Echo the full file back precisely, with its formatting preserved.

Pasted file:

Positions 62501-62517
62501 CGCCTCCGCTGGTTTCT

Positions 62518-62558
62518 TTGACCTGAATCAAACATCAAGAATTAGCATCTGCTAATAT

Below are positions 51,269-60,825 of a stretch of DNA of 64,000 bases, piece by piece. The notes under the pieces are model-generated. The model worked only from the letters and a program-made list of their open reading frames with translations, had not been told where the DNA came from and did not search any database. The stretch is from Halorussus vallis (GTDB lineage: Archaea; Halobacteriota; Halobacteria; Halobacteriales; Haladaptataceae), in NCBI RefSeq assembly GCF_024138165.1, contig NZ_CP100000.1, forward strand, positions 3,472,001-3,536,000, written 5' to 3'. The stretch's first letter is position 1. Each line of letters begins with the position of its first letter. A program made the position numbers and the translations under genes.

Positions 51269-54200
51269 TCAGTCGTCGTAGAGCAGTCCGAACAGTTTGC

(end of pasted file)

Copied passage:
Positions 62501-62517
62501 CGCCTCCGCTGGTTTCT

Positions 62518-62558
62518 TTGACCTGAATCAAACATCAAGAATTAGCATCTGCTAATAT

Below are positions 51,269-60,825 of a stretch of DNA of 64,000 bases, piece by piece. The notes under the pieces are model-generated. The model worked only from the letters and a program-made list of their open reading frames with translations, had not been told where the DNA came from and did not search any database. The stretch is from Halorussus vallis (GTDB lineage: Archaea; Halobacteriota; Halobacteria; Halobacteriales; Haladaptataceae), in NCBI RefSeq assembly GCF_024138165.1, contig NZ_CP100000.1, forward strand, positions 3,472,001-3,536,000, written 5' to 3'. The stretch's first letter is position 1. Each line of letters begins with the position of its first letter. A program made the position numbers and the translations under genes.

Positions 51269-54200
51269 TCAGTCGTCGTAGAGCAGTCCGAACAGTTTGC